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I heard the Coats ruling last week. So what exactly does it mean for me living, working full-time and consuming cannabis in Colorado? –Domestic Desk Jockey
Hey, Desk Jockey!
As you know, the Colorado Supreme Court came out with their long-anticipated ruling in the Coats v. Dish Network case. Ultimately, the Court reaffirmed the decisions of the lower courts’ ruling that an employer can terminate an employee for use of medical marijuana.
To find out what this really means (which is a vague question, by the way), I asked my go-to source for employment law, Rachel Arnow-Richman, University of Denver law professor and director of the school’s Workplace Law Program.
Reaction to the Coats ruling
The ruling is limited to medical marijuana use. Arnow-Richman says, “The decision is a narrow one. The question before the court was whether medical marijuana use was protected under the Colorado Lawful Activities Statute (CLAS), which prohibits employers from terminating an employee for engaging in a ‘lawful activity’ outside of work.”
Of course, the differences between state and federal law are a primary factor. The decision the court determined was whether a lawful activity under Colorado law has to also be lawful under federal law. Arnow-Richman clarifies, “The court concluded that in order for an employee to be protected from termination under the statute, his or her ‘lawful’ and off-duty activity must be permissible under both state and federal law.”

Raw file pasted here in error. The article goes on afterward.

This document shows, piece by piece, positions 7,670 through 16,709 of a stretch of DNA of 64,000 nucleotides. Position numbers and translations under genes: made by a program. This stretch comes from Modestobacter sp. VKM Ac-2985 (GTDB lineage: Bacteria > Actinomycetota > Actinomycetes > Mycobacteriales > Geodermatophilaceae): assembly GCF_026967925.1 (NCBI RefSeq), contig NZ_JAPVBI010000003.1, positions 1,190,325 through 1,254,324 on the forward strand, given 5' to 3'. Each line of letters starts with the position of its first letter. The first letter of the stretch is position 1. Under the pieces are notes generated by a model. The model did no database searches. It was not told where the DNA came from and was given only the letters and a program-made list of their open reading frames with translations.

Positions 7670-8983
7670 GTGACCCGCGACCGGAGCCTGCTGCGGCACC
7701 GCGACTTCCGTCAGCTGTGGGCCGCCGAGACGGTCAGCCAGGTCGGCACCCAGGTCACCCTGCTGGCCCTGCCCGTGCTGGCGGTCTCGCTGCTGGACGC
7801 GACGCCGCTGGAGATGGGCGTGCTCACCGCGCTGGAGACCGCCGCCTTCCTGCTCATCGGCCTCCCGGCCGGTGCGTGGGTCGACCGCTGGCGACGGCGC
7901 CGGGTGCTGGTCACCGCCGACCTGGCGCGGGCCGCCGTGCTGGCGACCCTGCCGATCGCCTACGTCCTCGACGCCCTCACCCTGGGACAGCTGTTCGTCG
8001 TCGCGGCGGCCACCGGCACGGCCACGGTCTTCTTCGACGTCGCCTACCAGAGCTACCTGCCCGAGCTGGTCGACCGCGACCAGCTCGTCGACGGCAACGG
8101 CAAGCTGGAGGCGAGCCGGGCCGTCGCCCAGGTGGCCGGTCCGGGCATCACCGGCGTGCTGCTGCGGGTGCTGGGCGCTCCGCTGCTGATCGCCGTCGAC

This decision clarifies current medical marijuana law. To put into context, this isn’t the first marijuana-related employment Supreme Court case, and it might not be the last as the associated issues related to legal marijuana use continue. Previously, other legal strategies were used and were not successful in court. “This decision is essentially the final say on this issue for purposes of employment protection under the law as it currently stands,” says Arnow-Richman. “Courts have already considered and rejected claims based on the theory that termination for medical marijuana constitutes disability discrimination.”
In order for employees who are medical marijuana patients to have protections from termination, a different legal approach is necessary. Arnow-Richman suggests, “This means that marijuana advocates will have to shift their focus from the courts to the legislature. The state legislature can amend the Colorado Anti-Discrimination Act (CADA) to protect medical marijuana users. Whether there would be political support for that move is another question.”
For additional reading, here’s a recent Ask The Cannabist column discussing employment law, marijuana use and job interviews. XO